Melrose after the storm

... and the most beautiful day of the year

from SilverStringer Don Norris

Our city -- and the rest of this northeast corner of our country -- was hit with a series of three storms in late December and early January. The first was wet and the snow was heavy; it clung to everything, turning the world into a crystal maze. I'd hate to count the heart attacks and broken backs that occurred during that first storm.

In the right photo, it is the lack of a straight line in the branches of our pignut hickory tree -- and the coating of snow that accentuates its haphazard scribble. Fascinating. In the left photo, the random lack of a pattern in my neighbor's front garden becomes insignicant as the snow clings to a zillion branches. I feel better that I can see a pattern, at last.

There is a majesty in a snow storm. Our second one began with a moist snow that painted our town crystaline white -- but then the temperature dropped, and a light fluffy layer a foot deep fell, adding to the beauty of New England.

At the left the snow weighs heavy on the forsythia bank. It reminds me once of a cake I tried to bake. At the right, nature provides us with an uncontrolable maze of hickory and maple branches, now accented with blue snow.

I walked about our neighborhood several times during those storms -- and certainly after the sun broke through. It is then that one can see the deep blue of the sky reflected in the snow, and where the sun hits, the snow lights up with a delicate pale yellow contrast. It is a small miracle.

Here is a new view of our neighbor's yard, usually vibrant green but now a  glittering blue. It's as if one is viewing a wonderland through the pale azure of a topaz. At the right, our contribution to Christmas decorations becomes weighty with snow; the small string of lights popped the fuse.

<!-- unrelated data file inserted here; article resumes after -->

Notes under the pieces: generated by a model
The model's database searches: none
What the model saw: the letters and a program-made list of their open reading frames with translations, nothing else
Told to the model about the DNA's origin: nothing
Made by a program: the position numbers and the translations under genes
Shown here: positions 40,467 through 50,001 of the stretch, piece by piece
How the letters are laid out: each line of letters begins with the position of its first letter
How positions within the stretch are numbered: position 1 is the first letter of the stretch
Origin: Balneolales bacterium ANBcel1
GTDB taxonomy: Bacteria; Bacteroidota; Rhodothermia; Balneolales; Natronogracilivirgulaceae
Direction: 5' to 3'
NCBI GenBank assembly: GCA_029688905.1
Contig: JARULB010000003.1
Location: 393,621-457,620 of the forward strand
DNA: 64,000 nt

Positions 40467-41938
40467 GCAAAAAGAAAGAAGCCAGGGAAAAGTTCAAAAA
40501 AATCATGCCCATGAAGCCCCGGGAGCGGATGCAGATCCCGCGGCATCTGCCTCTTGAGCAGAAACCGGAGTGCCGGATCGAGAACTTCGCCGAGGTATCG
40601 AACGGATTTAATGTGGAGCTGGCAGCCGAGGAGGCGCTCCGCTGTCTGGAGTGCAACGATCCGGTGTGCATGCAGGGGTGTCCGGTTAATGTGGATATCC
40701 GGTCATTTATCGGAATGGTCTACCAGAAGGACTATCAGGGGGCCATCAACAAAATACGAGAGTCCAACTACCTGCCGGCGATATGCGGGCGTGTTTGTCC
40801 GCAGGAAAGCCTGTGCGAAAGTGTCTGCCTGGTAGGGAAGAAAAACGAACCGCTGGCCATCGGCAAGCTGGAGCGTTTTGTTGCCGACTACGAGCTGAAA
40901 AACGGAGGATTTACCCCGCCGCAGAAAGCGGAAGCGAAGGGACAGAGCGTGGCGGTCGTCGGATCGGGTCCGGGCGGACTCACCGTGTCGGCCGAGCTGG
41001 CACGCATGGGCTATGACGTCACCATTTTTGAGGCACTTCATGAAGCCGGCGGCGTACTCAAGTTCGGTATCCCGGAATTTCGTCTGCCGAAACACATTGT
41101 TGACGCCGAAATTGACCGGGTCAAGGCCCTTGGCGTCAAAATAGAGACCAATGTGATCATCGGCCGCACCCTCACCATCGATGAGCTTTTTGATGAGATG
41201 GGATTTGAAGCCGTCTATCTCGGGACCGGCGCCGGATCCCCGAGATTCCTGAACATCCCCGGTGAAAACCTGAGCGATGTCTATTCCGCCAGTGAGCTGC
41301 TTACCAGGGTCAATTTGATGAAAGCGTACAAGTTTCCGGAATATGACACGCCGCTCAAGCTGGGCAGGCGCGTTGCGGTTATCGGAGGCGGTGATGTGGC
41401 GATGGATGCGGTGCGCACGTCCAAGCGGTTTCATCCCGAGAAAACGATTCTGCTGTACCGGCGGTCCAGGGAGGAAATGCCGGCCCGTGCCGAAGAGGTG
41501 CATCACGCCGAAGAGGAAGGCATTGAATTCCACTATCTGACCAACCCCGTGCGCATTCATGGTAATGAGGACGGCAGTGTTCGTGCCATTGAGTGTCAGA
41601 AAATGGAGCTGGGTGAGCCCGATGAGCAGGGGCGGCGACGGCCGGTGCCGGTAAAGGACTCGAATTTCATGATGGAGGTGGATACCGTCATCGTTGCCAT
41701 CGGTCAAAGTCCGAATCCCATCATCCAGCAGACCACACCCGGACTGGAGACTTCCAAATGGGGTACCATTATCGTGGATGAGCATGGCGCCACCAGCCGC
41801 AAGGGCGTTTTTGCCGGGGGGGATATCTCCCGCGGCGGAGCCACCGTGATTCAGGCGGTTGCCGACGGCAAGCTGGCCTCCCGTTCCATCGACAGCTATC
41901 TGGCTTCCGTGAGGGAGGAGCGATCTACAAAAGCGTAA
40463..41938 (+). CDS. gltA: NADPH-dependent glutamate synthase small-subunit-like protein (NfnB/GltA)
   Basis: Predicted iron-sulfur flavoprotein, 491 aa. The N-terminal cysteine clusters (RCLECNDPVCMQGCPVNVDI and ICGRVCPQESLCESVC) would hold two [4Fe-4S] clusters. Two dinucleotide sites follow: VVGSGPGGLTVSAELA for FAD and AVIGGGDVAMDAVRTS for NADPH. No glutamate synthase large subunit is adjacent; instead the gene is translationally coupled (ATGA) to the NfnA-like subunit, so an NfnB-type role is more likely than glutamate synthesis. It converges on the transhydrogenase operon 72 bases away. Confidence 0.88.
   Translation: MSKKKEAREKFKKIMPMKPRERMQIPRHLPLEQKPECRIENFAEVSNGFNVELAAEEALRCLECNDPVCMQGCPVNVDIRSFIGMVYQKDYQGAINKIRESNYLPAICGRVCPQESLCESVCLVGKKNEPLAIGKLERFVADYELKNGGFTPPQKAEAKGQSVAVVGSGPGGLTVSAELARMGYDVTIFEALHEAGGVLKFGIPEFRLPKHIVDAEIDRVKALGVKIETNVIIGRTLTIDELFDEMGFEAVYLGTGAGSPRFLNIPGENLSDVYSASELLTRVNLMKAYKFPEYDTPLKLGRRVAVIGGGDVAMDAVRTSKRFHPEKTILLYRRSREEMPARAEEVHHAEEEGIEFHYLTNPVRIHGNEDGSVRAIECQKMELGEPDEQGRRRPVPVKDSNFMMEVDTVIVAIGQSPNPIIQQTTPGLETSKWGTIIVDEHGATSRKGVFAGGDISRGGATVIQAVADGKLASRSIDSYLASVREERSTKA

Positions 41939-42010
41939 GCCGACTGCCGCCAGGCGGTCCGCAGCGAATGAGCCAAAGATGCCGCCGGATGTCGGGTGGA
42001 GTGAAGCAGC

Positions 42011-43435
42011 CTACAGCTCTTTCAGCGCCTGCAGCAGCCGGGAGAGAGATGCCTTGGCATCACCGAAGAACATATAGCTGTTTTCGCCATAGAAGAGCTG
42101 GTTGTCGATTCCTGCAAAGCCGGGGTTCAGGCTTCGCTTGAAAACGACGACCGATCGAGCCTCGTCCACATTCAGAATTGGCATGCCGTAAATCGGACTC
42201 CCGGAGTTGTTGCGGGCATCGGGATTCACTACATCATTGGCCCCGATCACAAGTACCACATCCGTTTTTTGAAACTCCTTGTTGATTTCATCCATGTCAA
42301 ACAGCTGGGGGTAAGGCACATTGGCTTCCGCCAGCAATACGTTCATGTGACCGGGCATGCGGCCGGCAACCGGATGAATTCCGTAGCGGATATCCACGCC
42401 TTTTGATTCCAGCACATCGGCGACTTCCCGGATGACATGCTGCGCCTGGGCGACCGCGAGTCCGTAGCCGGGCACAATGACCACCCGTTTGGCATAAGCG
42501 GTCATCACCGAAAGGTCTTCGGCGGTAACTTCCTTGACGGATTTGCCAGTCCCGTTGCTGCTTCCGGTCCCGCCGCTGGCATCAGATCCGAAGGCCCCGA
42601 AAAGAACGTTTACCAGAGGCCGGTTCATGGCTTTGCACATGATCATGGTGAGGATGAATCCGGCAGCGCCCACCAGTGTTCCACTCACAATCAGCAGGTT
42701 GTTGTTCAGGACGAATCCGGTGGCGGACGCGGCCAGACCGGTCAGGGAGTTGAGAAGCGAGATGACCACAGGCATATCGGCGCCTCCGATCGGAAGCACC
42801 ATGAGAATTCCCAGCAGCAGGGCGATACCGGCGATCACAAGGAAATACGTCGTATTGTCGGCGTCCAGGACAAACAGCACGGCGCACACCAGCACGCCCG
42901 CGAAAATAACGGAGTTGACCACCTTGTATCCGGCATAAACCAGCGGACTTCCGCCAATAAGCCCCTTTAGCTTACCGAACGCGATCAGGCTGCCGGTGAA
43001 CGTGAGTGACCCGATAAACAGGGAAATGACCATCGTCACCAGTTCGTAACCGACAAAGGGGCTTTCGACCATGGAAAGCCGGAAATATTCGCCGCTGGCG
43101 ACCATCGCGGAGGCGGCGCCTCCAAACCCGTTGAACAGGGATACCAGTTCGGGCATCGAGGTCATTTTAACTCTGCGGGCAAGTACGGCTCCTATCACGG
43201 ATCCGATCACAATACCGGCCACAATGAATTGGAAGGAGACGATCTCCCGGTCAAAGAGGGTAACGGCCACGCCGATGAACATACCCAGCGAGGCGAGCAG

I walked this neighborhood while the snow was fresh, and I saw that our homes were touched with Christmas lights. Here is a sampling of neighbors who live on Spear Street, about 150 feet above the main valley that is Melrose.

That first wet storm of early December created a world of icicles as snow melted in the afternoon sun, then froze in the evenings. The ice is dramatically beautiful, but it does damage to our homes.

A neighbor's yard becomes a different kind of playground.

The snow weighs heavily on our greenery, and the bushes seem to bow to the splendor of nature's work. This is our place, with Lorry's rock garden coated in winter white.

Right after the first storm, I found a set of coyote tracks through our yard. The animal, who makes her den in the rocky forest in the southeast corner of our town, now blatantly walks through the yards of the city, looking for food for her pups. Her path came right down these stone steps, crossed Spear Street, went through half a dozen back yards, then climbed the 30-foot cliff in our back forty and took Lorry's rock garden in one graceful leap.

And while we have visited 48 of our United States, we find that the tiny city called Melrose is just about equal to the best. Even in winter.

February 1, 2008

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